Day 6. When I was planning my trip, I was considering various options for getting to Amsterdam from England. I noticed that there was ferry service twice a day from Harwich, England, to Hoek (Netherlands), and asked Tony what he knew about it. Harwich was an easy drive from Ipswich, and Tony offered to drive me to the ferry port on Sunday morning. The ferry trip was long (7 hours), but when you consider all the problems in flying and the fact that my travel day was a Sunday without much else to do, I thought it worth a try. When we arrived at the port, I was amazed at the size of the ferry as it looked more like a cruise ship! I hadn’t been on a ferry like that since cruising around the Baltic Sea during ILAB’s Scandinavian Congress. This car-ferry line operates once in the morning and once in the evening. They have staterooms, casinos, restaurants, entertainment, and great views if the sea is calm. For less than $200 for the entire trip, I decided to take the optional stateroom upgrade (necessary if you take the evening trip). I scouted out the ship and quickly spotted the best restaurant on board, where I reserved a table right on the water. The seven hours flew by in one of the most pleasant trips that I had taken for quite a while. When I arrived in the Netherlands, I walked to the close-by train station and got on the train to Rotterdam and then transferred to the train for Amsterdam. I had some help with directions during that part of the trip as I bumped into a Los Angeles restaurant owner making his first trip to the Netherlands who had, in turn, made friends with a young Dutchman on his way home to Amsterdam. We travelled as a threesome to the central station in Amsterdam, which was an easy walk from the hotel I had chosen with help from Ton Kok, a Dutch bookseller friend of mine. It was right on the edge of Amsterdam’s famous red light district so walking around the neighborhood proved to be quite a sight seeing adventure!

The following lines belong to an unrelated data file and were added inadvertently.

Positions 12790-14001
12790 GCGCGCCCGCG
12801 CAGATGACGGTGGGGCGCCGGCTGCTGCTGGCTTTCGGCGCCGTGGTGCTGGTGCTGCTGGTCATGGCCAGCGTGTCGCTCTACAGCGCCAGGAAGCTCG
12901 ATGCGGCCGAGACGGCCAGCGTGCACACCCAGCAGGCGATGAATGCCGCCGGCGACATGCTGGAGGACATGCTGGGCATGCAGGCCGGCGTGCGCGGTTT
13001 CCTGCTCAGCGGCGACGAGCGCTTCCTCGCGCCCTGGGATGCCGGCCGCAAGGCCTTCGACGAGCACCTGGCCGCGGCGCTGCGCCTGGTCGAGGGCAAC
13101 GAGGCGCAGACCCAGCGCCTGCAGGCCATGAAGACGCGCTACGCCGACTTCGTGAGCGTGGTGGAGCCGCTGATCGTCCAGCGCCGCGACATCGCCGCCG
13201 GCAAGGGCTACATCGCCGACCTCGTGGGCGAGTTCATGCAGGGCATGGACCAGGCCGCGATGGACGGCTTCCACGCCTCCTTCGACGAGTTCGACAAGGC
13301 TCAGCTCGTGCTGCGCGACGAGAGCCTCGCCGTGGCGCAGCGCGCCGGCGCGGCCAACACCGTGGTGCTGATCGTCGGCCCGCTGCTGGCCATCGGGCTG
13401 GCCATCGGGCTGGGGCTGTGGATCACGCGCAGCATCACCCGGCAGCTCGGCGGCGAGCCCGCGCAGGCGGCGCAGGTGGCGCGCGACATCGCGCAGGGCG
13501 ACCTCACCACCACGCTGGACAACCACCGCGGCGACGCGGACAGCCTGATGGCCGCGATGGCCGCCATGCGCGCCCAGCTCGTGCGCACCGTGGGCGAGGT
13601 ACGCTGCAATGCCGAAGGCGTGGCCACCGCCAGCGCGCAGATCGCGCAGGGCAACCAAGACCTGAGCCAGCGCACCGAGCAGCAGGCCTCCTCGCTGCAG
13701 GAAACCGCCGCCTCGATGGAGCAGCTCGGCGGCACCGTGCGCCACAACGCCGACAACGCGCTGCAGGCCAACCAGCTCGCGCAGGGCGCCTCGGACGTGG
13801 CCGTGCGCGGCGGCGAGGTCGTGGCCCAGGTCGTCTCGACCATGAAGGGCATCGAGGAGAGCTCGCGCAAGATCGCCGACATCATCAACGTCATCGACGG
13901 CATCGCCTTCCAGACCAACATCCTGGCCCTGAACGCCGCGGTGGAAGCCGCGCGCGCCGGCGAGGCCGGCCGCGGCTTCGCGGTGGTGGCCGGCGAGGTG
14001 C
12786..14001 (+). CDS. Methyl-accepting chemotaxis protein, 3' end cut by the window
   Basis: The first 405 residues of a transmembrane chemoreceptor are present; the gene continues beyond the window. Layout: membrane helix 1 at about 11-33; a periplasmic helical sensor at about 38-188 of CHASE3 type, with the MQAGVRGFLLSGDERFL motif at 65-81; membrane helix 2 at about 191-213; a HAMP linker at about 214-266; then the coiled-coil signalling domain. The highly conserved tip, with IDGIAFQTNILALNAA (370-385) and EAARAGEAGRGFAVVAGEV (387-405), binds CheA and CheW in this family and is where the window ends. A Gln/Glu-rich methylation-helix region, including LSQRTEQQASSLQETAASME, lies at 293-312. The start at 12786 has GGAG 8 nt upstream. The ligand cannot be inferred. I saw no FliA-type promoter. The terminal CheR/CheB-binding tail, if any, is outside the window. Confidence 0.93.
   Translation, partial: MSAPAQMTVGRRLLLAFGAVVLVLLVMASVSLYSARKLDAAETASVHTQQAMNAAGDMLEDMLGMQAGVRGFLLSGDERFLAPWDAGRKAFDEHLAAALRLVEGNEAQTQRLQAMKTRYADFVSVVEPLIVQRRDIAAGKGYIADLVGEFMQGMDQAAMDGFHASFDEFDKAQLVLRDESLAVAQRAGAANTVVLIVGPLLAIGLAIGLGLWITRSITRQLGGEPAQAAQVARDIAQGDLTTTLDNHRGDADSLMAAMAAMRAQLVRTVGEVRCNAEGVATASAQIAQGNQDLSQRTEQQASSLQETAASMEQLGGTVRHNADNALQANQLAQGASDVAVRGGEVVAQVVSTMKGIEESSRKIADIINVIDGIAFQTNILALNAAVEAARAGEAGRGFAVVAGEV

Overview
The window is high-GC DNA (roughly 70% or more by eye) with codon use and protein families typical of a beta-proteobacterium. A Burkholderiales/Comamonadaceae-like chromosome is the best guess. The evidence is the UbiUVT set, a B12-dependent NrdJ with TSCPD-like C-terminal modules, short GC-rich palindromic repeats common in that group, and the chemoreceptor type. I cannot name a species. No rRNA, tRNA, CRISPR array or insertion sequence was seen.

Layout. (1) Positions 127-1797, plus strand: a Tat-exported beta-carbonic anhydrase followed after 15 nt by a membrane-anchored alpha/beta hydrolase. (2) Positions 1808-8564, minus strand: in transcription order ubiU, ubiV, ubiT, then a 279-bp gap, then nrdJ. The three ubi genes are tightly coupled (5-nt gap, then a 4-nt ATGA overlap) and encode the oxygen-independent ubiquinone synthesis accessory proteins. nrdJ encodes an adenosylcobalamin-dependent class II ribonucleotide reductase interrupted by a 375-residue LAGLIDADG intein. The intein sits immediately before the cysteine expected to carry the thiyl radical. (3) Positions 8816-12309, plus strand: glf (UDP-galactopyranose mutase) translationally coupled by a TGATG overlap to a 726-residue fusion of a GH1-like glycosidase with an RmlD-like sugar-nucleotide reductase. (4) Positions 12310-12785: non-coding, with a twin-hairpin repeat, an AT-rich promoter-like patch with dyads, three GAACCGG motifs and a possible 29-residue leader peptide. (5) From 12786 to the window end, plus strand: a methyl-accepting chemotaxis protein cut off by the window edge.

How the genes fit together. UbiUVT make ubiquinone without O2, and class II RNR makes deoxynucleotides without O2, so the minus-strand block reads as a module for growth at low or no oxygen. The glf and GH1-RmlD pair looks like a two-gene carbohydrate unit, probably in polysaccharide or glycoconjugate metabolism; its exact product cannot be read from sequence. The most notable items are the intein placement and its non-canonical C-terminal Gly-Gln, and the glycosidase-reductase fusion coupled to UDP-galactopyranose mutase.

Day 7. I had various business propositions to talk over with people at the University of Amsterdam and started the day with a leisurely walk around the city followed by lunch with Cees de Jong, who is a book packager and designer. He has recently put together a book on the Jan Tholenaar Collection of type specimens published by Taschen. We walked to the University, and I met the people working on an upcoming Oak Knoll Press distribution title (John Lane, Diaspora of Armenian Printing). I also talked over some business with the rare book librarian. I then had time to walk to Ton and Marga Kok’s bookshop in Amsterdam, which is a huge establishment full of interesting books. When the shop closed, Marga and Ton and I walked to a famous Amsterdam restaurant (Haesje Claes) and met Irene and Arnoud Gerits (current President of ILAB) for dinner.
Click here for part 2.